To keep kindness, empathy, and patience front and center in our work together, I started the third session by asking Donna if she thought Jack might be struggling with issues beyond their own conflict.
Donna thought for a few moments. “I think Jack was hoping for his father and me to get back together,” she finally said. “But a couple of weeks ago, his dad announced his engagement to someone else.”
“Have you spoken with Jack about it?”
“Yeah. I told him I was sorry he couldn’t have what he wanted.”
“What did he say?”
“He didn’t say anything. He just teared up.”
Hearing this, I thought about how close Donna had been to opening up a conversation about something that really mattered to Jack. If only she’d done it in such a way that her empathy could come through! “What if you went back to him and said that in a different way?” I suggested. “I think your words were on the mark, but they got lost in your delivery, which may have sounded almost businesslike to Jack, signaling the end of the conversation. He could only react, which he did, with tears.”
“How would I say that differently?” Donna asked.
“Maybe you reach out to touch him on the back and say softly that you’re so sorry that you and his dad couldn’t give him the one thing he wanted most in the world, the two of you getting back together.”
Now it was Donna who teared up. “I’d like to have said it that way,” she whispered.
“You still can,” I told her. “You can say, ‘You know, a few weeks ago, when we spoke about your dad getting engaged, I told you I was sorry you couldn’t have what you wanted. But I wish I’d said it differently, because I think I shut down the conversation, and I’m sorry. That wasn’t what I intended.” “If I know my son, he’ll say he doesn’t remember the conversation, or it didn’t bother him.” “You tell him that’s okay and that it bothered you, and that it was important for you to let him know that. And then just leave it there. Don’t make a big deal about it. It’s an opportunity to change the legacy of parenting in your family, to make it more respectful and emotionally intimate and, ultimately, more effective.”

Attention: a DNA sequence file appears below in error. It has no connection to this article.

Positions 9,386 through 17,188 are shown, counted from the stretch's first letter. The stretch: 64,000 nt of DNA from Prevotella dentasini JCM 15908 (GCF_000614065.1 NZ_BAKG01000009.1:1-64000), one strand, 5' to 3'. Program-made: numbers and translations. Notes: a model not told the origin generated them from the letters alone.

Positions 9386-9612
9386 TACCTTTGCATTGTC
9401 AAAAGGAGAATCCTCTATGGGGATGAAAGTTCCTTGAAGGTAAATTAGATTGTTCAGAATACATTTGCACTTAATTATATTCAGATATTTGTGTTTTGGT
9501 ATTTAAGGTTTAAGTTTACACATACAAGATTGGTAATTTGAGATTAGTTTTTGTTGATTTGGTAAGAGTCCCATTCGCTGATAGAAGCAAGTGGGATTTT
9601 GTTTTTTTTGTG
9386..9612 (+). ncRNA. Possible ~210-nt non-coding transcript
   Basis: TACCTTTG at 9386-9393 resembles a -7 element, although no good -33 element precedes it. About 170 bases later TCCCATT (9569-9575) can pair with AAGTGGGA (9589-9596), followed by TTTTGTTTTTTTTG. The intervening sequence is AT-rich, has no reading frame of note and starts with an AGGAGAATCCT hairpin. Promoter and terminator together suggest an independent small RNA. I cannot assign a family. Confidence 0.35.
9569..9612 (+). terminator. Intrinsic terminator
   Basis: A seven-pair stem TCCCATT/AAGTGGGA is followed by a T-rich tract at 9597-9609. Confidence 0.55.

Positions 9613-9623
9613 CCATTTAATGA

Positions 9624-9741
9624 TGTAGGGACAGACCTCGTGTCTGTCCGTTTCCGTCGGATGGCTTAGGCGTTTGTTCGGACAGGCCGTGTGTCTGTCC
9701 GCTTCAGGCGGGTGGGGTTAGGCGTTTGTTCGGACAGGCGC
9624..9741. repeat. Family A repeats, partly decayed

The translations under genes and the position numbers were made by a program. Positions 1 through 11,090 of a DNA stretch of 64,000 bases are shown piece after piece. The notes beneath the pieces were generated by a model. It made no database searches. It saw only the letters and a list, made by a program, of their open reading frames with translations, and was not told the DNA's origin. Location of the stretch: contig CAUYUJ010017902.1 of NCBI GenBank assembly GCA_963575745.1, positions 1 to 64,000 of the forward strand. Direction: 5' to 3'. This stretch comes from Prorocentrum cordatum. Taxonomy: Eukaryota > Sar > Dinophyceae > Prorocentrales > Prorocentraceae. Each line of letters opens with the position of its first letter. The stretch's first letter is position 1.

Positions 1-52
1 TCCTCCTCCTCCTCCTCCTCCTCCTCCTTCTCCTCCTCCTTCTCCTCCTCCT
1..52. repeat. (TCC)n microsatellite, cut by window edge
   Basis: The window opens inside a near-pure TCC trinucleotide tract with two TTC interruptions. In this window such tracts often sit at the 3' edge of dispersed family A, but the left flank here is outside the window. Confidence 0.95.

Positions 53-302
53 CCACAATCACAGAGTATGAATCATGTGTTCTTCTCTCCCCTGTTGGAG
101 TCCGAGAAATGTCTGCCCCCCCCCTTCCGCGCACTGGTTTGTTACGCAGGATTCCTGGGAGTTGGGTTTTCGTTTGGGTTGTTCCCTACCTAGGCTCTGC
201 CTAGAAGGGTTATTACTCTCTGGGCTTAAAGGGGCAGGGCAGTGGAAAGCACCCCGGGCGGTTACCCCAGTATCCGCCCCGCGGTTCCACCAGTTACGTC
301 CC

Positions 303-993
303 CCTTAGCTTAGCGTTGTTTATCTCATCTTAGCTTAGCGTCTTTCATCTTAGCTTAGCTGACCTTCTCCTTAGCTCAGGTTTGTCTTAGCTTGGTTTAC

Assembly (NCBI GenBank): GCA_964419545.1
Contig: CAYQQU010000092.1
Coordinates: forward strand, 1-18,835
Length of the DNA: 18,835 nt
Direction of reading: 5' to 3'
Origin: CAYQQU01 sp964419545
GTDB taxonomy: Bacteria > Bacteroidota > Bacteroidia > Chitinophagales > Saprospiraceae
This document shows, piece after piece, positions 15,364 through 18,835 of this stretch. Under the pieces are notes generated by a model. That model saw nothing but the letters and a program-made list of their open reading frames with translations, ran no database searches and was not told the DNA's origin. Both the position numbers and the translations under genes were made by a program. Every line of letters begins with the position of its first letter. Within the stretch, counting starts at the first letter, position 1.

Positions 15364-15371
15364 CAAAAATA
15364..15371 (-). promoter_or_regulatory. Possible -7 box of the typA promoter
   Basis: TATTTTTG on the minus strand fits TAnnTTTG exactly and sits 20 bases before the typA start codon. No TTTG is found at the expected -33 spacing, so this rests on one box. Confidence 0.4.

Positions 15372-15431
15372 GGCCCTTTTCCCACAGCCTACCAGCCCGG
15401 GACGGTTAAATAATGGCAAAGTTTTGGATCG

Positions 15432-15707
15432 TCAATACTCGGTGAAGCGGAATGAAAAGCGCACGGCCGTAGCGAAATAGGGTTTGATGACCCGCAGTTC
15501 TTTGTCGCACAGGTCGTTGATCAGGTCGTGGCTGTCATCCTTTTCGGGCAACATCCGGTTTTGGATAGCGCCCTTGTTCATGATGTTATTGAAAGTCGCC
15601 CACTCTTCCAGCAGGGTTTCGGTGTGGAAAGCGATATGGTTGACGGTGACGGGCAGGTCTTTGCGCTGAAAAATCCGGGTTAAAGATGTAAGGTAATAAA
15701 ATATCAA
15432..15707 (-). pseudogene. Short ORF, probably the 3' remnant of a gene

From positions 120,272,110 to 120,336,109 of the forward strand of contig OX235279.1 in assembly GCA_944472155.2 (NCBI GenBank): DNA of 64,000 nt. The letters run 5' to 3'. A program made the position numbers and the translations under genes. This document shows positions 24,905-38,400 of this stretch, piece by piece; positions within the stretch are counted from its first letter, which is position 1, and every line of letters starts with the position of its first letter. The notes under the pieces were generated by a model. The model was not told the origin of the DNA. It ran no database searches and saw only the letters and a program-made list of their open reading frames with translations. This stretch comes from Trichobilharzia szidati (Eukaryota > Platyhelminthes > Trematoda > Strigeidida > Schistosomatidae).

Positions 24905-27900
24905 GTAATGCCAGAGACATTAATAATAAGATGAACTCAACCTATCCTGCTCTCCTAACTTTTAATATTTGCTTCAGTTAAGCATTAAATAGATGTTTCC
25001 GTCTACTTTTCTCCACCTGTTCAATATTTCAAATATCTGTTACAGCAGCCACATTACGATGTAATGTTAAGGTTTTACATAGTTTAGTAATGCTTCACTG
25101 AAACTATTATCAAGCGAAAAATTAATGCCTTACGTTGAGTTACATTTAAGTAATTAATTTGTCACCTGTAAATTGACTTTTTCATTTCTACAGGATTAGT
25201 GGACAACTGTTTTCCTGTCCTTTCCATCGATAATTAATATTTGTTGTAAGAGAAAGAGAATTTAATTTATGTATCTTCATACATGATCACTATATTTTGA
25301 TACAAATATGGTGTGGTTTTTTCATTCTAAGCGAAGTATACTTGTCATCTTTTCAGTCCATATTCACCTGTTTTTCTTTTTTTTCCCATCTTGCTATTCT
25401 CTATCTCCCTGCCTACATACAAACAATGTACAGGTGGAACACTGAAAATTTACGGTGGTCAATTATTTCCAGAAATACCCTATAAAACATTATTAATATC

“That’s just a whole different way of talking. I don’t know if I can do it,” she said. “It is different. But I think if you stick with it, and start seeing changes in your relationship with Jack, it’ll make it easier for you to keep going with it. Experiment, play with different words and phrases, see what feels natural to you.”